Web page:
It’s small, but it works really well – the way it makes it seem a bit snugger and a bit cosier in here. It really adds a bit of character and warmth to being here. It’s quirky.
Going back to the back bar – during the post-war period, people wanted to modernise, and forget. So they painted it all green. All of the wood, all of the beautiful signage, was all green.
At some point, it kind of got forgotten about, and it wasn’t until the 80s, that the owners found what was going on underneath – and they restored it to what it is now.
What’s it like working with Good Chemistry – do you have much contact with the brewery itself?
Yeah, we’ve got a really close relationship. The two owners and Kelly & Bob, who are a couple. Bristol-born, and lovely. They’ve been doing the brewery for seven years.
We speak all the time, they come in all the time, they come to the pubs. They’re very trusting in what I do, but they like to know what’s going on.
They’ve actually expanded recently, so they’ve got a bigger team – but they’re all lovely. There’s a real emphasis on inclusion. It’s the kind of thing that leads them.
They’ve been really really supportive. I didn’t see any of the process for the Good Measure because I’ve only been there about 18 months, but I’ve seen the work they were doing here. Painting things, nailing things, sanding things…Considering they’ve got another pub and they’ve also got a brewery, it was really impressive.
They put complete trust in me, which is great, because there’s a difference between being a pub manager and a landlord. If you’re a landlord, you make every single decision, for good or bad. But if you’re a pub manager, there’s always someone else to go to before you make a decision.
But they just kind of let me do what I think’s right. So it’s great from that point of view, I feel really supported.
The nature of the setup here is I don’t have a contractual obligation to buy beer off them...but obviously we buy beer off them. We get all their beers first, and it’s probably about 50% at all times. The beer’s really really good, so it’s just easy to sell it.
It makes the job really easy. Sometimes, when you’re working in other pubs, and what you’re selling is dictated to you, it’s difficult. If you’re charging £6 for a pint of crap continental lager that’s made in England and tastes awful...it’s hard to sell that and feel good about it.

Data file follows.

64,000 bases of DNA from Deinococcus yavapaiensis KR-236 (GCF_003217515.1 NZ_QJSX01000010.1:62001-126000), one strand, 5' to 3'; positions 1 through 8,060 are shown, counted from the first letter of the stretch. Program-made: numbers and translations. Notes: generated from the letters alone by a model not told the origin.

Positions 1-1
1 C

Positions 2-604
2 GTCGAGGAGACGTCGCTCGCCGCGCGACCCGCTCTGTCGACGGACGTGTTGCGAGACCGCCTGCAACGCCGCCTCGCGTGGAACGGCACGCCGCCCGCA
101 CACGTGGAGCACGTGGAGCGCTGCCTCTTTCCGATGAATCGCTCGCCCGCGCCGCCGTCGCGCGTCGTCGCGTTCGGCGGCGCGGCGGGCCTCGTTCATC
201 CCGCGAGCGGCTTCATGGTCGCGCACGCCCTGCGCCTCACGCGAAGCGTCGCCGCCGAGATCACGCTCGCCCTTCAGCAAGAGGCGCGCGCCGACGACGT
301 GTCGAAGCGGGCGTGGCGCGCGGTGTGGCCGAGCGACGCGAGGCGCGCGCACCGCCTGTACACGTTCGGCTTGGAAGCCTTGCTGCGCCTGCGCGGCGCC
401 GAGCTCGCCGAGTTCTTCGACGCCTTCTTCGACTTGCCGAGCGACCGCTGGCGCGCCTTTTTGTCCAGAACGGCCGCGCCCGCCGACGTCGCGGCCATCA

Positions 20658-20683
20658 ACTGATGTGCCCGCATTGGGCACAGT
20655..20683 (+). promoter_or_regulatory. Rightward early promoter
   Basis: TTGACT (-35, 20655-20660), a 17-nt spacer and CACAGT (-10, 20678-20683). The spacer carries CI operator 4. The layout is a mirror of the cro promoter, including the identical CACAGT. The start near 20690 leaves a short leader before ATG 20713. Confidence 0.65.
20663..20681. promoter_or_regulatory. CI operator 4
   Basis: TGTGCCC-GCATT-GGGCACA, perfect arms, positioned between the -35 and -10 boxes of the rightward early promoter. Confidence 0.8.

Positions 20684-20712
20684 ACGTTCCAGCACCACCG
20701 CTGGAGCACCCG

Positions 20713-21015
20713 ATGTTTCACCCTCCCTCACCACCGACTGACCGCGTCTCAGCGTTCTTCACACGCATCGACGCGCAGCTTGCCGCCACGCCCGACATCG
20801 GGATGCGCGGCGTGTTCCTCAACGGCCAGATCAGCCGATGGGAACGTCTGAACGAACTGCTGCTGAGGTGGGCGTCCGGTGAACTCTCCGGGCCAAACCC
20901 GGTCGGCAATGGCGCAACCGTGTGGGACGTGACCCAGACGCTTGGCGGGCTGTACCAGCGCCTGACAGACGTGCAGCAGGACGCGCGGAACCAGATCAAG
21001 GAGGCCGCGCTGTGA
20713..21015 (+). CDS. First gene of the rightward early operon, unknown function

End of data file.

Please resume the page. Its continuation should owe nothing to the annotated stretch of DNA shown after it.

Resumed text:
I know you said you don’t drink anymore – but from this side of the bar, are there any Good Chemistry beers that stand out to you?
I have drunk a lot of their beers. I haven’t drank for eighteen months but I do taste all the beers, which is essential, and I know a good beer still.
There are two that stand out that are ‘OGs’ in a way. There’s Extra Special, it’s an ESB. So, a strong bitter that has a real sweetness, a real richness to it – it’s on cask. One of the best examples of that kind of beer I’ve ever had. We’ve had people who clearly wouldn’t go anywhere near that kind of thing before, who really like it.
Then we’ve got Kokomo Weekend, which is..not even the big brother, it’s the mum or dad of Kokomo Weekday, which is our biggest seller. It’s the thing we launched before that, it’s a very, very fruity 7% IPA, which we had to reduce the ABV on because people were getting so wasted on it – and that’s how Kokomo Weekday came out.
Any guest beers you’re looking forward to?
We’re getting a collab from Yonder, from Somerset, who do a thing where they piggyback off a larger brewery who do sessionable pales – so we’ve got one between them and a northern brewery.
The other one that stands out is a brewery that I really really like, and I was selling almost weekly at the Good Measure – but at that point they were only doing key kegs. So I stopped selling them – but they’re doing a cask. Burnt Mill, they’re incredible, they’re from Suffolk. Their pales are incredible, all gorgeous. They’re one of those breweries that...they pretty much just make pales. All incredible, really hazy, not soupy but quite heavy…
We’ve also got a cherry sour coming in from North, North are massive, but they just make amazing beer – and they’re really nice. We’re a very small pub at The Good Measure, but every time I buy beer they Instagram me saying ‘Thank you very much for buying our beer, your pub looks great…’
If you were mayor of Bristol for the day – what would you do?
I would ban cars. Without question.